Paul Grice

(2629 words)
  • Siobhan Chapman (University of Liverpool)

Herbert Paul Grice is generally known for just two short articles: “Meaning”, in which he presents an account of linguistic meaning based on the psychological notion of intention, and “Logic and Conversation”, in which he distinguishes systematically between sentence meaning and speaker meaning by introducing the concept of “conversational implicature”. However, these two articles form only a fraction of a large and diverse body of philosophical writing, much of which was still unpublished at the time of his death. (Note that Grice always preferred his middle name: some of his early articles appear under the name “H. P. Grice”, but in later life he was universally known, and published, as “Paul Grice”.)

Please log in to consult the article in its entirety. If you are a member (student of staff) of a subscribing institution (see List), you should be able to access the LE on campus directly (without the need to log in), and off-campus either via the institutional log in we offer, or via your institution's remote access facilities, or by creating a personal user account with your institutional email address. If you are not a member of a subscribing institution, you will need to purchase a personal subscription. For more information on how to subscribe as an individual user, please see under Individual Subcriptions.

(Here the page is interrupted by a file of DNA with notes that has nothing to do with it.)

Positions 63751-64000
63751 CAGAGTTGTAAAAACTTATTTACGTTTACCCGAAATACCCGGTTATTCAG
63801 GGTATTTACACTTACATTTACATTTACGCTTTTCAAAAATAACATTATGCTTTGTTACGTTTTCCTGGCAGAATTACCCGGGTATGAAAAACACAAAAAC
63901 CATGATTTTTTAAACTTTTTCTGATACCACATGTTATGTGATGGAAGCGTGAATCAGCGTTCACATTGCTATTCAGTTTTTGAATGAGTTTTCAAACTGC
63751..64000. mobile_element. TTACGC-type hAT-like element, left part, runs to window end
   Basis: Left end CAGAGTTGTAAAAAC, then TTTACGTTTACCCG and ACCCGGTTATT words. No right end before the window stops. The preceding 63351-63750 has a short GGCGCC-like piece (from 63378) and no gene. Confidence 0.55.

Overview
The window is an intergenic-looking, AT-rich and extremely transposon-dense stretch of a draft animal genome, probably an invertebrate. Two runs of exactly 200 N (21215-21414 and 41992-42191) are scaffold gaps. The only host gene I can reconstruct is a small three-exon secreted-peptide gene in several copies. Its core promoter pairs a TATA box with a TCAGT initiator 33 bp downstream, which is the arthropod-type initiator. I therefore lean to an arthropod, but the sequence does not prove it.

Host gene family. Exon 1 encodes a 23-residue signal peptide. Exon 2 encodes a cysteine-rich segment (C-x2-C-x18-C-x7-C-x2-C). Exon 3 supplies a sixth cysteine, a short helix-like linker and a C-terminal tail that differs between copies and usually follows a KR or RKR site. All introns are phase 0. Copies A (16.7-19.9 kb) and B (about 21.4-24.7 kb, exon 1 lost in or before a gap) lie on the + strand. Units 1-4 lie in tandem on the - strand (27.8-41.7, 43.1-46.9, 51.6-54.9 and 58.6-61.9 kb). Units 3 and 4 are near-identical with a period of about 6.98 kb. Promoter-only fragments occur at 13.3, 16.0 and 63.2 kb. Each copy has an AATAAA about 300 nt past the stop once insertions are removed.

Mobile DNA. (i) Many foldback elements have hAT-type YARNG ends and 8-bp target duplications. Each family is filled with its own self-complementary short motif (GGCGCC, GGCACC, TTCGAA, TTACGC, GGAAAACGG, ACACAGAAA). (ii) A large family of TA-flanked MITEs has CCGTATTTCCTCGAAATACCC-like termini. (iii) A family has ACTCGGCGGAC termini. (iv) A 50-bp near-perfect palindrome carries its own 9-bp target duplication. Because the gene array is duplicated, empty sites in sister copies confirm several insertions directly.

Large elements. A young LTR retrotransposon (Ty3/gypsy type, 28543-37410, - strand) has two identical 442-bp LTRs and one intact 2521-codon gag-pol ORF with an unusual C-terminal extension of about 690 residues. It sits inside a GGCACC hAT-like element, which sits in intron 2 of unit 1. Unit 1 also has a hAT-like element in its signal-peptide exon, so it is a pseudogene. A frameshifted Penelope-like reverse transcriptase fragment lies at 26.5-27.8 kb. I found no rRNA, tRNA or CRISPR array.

Chapman, Siobhan. "Paul Grice". The Literary Encyclopedia. First published 08 October 2003
[, accessed 28 September 2016.]